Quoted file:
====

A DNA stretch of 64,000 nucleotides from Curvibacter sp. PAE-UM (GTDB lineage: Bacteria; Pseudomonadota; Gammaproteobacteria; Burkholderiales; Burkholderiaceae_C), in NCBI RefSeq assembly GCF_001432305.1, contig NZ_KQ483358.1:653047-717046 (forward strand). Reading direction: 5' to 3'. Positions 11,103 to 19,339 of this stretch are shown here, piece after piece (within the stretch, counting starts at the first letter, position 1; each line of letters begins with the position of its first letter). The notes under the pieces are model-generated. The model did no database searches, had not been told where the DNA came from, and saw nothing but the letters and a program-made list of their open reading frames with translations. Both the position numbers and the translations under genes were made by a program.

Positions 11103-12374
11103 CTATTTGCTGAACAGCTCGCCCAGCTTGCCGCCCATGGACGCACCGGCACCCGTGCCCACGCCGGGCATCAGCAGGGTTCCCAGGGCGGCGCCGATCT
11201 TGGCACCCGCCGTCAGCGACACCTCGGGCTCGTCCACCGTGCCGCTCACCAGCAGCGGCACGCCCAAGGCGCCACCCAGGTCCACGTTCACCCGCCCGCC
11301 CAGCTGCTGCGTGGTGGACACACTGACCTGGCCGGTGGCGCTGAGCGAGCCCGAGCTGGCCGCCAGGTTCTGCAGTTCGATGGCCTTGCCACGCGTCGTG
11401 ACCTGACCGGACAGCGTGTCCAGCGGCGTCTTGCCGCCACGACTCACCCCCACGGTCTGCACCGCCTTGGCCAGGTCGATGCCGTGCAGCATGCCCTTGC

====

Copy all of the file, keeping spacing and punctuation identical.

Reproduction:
A DNA stretch of 64,000 nucleotides from Curvibacter sp. PAE-UM (GTDB lineage: Bacteria; Pseudomonadota; Gammaproteobacteria; Burkholderiales; Burkholderiaceae_C), in NCBI RefSeq assembly GCF_001432305.1, contig NZ_KQ483358.1:653047-717046 (forward strand). Reading direction: 5' to 3'. Positions 11,103 to 19,339 of this stretch are shown here, piece after piece (within the stretch, counting starts at the first letter, position 1; each line of letters begins with the position of its first letter). The notes under the pieces are model-generated. The model did no database searches, had not been told where the DNA came from, and saw nothing but the letters and a program-made list of their open reading frames with translations. Both the position numbers and the translations under genes were made by a program.

Positions 11103-12374
11103 CTATTTGCTGAACAGCTCGCCCAGCTTGCCGCCCATGGACGCACCGGCACCCGTGCCCACGCCGGGCATCAGCAGGGTTCCCAGGGCGGCGCCGATCT
11201 TGGCACCCGCCGTCAGCGACACCTCGGGCTCGTCCACCGTGCCGCTCACCAGCAGCGGCACGCCCAAGGCGCCACCCAGGTCCACGTTCACCCGCCCGCC
11301 CAGCTGCTGCGTGGTGGACACACTGACCTGGCCGGTGGCGCTGAGCGAGCCCGAGCTGGCCGCCAGGTTCTGCAGTTCGATGGCCTTGCCACGCGTCGTG
11401 ACCTGACCGGACAGCGTGTCCAGCGGCGTCTTGCCGCCACGACTCACCCCCACGGTCTGCACCGCCTTGGCCAGGTCGATGCCGTGCAGCATGCCCTTGC